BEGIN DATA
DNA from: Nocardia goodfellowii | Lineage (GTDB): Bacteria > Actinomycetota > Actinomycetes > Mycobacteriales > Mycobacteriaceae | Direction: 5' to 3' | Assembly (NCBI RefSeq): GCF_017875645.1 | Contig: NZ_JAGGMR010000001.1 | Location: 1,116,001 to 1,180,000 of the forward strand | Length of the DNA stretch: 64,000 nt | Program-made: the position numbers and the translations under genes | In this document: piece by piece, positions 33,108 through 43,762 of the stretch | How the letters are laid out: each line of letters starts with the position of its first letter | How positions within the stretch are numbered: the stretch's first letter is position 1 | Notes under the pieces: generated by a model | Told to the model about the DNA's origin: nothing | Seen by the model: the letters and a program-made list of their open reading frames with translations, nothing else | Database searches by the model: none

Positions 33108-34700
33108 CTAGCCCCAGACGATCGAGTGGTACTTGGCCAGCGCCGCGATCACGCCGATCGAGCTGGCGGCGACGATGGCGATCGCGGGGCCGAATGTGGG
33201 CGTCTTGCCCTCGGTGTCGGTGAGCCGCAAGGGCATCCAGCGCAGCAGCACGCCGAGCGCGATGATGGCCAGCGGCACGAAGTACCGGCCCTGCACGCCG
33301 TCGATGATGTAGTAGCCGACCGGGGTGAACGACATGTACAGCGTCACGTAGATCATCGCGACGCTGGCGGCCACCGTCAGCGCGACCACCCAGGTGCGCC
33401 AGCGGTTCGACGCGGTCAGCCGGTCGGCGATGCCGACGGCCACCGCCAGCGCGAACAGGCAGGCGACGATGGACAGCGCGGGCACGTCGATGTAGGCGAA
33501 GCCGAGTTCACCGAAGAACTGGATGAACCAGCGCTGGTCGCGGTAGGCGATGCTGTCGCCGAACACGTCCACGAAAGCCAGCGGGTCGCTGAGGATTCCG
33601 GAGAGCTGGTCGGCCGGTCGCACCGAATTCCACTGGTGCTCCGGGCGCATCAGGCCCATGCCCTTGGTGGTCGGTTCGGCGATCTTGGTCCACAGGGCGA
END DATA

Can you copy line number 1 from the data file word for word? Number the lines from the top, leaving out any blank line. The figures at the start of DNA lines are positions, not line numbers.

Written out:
DNA from: Nocardia goodfellowii | Lineage (GTDB): Bacteria > Actinomycetota > Actinomycetes > Mycobacteriales > Mycobacteriaceae | Direction: 5' to 3' | Assembly (NCBI RefSeq): GCF_017875645.1 | Contig: NZ_JAGGMR010000001.1 | Location: 1,116,001 to 1,180,000 of the forward strand | Length of the DNA stretch: 64,000 nt | Program-made: the position numbers and the translations under genes | In this document: piece by piece, positions 33,108 through 43,762 of the stretch | How the letters are laid out: each line of letters starts with the position of its first letter | How positions within the stretch are numbered: the stretch's first letter is position 1 | Notes under the pieces: generated by a model | Told to the model about the DNA's origin: nothing | Seen by the model: the letters and a program-made list of their open reading frames with translations, nothing else | Database searches by the model: none